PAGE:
It’s been just about a year since we finished the girls’ bathroom (see all the afters right here!), but while we were tackling our own bathroom renovation, there was a solid month that we thought we were going to have to tear it up and start over. It was a dark time and if it wasn’t for one of our readers–we would have!
For the majority of this year, the girls’ toilet was sluggish. You flushed and held your breath that it would actually flush. It got to the point where we didn’t even feel comfortable having guests use that toilet–because we didn’t want them to be stuck in a situation. (Oh dear, this post is going to be a lot of actual potty talk. ) This was a challenge because this WAS the bathroom that is shared with the guest room.
So, while the plumber was working on our bathroom upstairs, we had him take a look at it. He took off the toilet and there was standing water. Not. Good. He said there was either something stuck in the pipe and he could snake it out (our fingers were crossed for that!) or the drain was put at an incline instead of a decline when moved (worst case scenario). Unfortunately, for us, after a lot of scoping and snaking–it was determined that the drain was at a slight incline and the floor had to be torn up for it to be fixed to the tune of a few thousand dollars. I cried.
A month later, after I composed myself (it really took that long), I mentioned it in one of our CLJ Q&As, and a follower (I wish I could find the message because they are my literal angel!) clued us in about a similar problem they had at their home and how they solved it with a power flush toilet. Most toilets use gravity to assist with the flushing, but since our line had to work against gravity, our standard toilet wasn’t working properly. Power flush, or pressure-assist, toilets use less water but flush with more force than a standard gravity powered toilet. Inside the tank there’s a sealed plastic container filled with air. When flushed, this pressure releases, forcing water into the bowl at a high velocity.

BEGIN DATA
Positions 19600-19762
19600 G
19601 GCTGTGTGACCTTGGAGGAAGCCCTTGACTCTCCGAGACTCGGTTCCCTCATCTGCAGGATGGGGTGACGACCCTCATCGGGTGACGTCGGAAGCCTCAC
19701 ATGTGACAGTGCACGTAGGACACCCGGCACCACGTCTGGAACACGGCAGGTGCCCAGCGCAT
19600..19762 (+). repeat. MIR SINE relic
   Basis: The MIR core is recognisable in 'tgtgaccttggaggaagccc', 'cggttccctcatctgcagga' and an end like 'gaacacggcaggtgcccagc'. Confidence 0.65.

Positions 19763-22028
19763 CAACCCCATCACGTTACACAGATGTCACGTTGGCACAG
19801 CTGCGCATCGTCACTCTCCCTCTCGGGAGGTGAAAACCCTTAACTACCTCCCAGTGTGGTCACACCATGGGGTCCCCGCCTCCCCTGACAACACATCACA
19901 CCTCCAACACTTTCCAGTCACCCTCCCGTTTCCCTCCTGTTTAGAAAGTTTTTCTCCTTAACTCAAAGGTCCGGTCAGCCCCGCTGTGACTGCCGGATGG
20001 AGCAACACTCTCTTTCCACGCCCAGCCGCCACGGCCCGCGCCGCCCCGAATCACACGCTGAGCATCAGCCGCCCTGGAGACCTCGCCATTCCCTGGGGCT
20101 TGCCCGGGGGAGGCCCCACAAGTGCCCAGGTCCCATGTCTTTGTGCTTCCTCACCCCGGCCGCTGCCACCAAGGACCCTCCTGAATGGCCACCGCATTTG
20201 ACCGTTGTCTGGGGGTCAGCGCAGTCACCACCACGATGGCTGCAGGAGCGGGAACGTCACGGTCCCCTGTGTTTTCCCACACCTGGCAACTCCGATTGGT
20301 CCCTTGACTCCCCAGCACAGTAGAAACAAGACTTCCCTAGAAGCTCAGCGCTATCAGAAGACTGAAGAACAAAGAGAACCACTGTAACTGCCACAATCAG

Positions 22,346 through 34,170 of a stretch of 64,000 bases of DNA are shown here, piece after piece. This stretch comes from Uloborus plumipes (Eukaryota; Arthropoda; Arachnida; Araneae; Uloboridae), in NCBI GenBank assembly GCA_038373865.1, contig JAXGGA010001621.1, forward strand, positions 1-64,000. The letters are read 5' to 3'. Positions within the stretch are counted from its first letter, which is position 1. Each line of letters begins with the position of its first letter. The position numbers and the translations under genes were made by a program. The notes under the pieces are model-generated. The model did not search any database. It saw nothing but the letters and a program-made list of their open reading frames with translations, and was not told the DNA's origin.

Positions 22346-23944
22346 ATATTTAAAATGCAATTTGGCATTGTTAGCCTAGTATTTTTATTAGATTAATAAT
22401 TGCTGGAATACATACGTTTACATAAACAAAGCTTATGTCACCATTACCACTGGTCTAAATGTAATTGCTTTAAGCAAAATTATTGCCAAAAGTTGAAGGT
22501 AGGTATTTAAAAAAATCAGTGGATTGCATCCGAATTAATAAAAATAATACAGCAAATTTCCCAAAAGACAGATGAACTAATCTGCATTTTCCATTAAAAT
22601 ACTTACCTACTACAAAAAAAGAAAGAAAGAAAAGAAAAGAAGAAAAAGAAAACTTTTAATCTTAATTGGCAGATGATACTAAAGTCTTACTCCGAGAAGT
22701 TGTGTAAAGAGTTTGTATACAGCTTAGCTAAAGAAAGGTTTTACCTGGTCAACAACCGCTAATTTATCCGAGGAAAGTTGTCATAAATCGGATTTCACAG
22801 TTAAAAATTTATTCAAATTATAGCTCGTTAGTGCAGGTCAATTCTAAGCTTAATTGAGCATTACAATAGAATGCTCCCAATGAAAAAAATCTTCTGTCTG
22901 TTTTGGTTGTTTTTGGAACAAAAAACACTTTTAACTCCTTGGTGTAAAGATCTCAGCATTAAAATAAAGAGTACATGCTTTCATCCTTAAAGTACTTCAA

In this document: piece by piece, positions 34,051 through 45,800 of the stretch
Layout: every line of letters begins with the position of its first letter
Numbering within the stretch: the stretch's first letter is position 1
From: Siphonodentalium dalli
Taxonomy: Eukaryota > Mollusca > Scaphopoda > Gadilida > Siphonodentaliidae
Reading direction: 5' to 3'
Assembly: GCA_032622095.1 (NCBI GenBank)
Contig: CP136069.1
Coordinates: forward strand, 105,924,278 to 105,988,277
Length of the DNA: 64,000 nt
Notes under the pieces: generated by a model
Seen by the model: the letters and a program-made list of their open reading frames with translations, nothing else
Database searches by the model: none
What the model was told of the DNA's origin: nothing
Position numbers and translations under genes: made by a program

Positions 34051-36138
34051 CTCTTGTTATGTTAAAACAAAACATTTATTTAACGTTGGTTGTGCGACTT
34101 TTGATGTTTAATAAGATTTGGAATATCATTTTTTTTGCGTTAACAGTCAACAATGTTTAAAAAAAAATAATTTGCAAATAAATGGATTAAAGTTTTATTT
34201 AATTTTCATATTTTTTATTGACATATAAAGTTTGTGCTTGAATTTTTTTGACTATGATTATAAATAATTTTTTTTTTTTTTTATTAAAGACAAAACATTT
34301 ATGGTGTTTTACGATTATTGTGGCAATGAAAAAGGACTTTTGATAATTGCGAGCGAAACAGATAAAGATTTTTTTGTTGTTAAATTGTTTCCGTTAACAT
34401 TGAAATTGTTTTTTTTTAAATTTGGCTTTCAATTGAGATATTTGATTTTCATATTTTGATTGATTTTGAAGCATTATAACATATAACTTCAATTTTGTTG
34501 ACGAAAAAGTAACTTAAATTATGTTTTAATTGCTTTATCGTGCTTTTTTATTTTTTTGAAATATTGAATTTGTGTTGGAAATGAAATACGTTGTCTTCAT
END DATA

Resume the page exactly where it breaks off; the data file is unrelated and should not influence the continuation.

After a little bit of research and watching a lot of disgustingly fascinating YouTube videos, we settled on the Gerber Ultra Flush Siphon Jet Tank in White, with a round bowl at standard height (they literally flushed 7lbs of fruit salad down it in a video!). This was our last ditch effort. We weren’t sure it was going to work, but we’d rather spend $250 on a toilet trying, than tearing up the entire bathroom.
And…It worked! We’re so relieved. The caveat is the flush is super loud–think of a gas station toilet. But, on the plus side, there’s never any fear or concern about if it is going to flush. It’s the opposite of a sluggish flush. It’s confident! And we don’t have to tear up the whole pretty bathroom. (Back to back to back bathroom renovations would have definitely killed me.)
Wall Color: Farrow & Ball Calamine
Double Wall Sconce: Schoolhouse Electric
Single Wall Sconce: Schoolhouse Electric
“Mask” by Jennifer Ament: Serena & Lily
Sink Faucet : Delta Faucet
Faucet Handles: Delta Faucet
Towel Bar: Amazon
Shower Head: Delta Faucet
Shower Curtain Rod: Amazon
Towel Ring: Amazon
Toilet Paper Stand: Amazon
Drawer Knobs: Rejuvenation
Tub Spout:Delta Faucet
Shower Valve:Delta Faucet
Cabinet Pulls: Rejuvenation
Toothbrush Holder: Pottery Barn
First Aid Box: McGee & Co
Bath Towels: Target
Basket: McGee & Co
Hand Towel: McGee & Co
Subway Tile: Wayfair
Floor Tile: Cle Tile
Linen Closet: Pottery Barn
Soap: McGee & Co
Brushes: McGee & Co
Striped Linen Tray: McGee & Co
84″ Shower Curtain: Restoration Hardware
Over-The-Door Hook: The Container Store
Grout: Warm Gray
Tile Chair Rail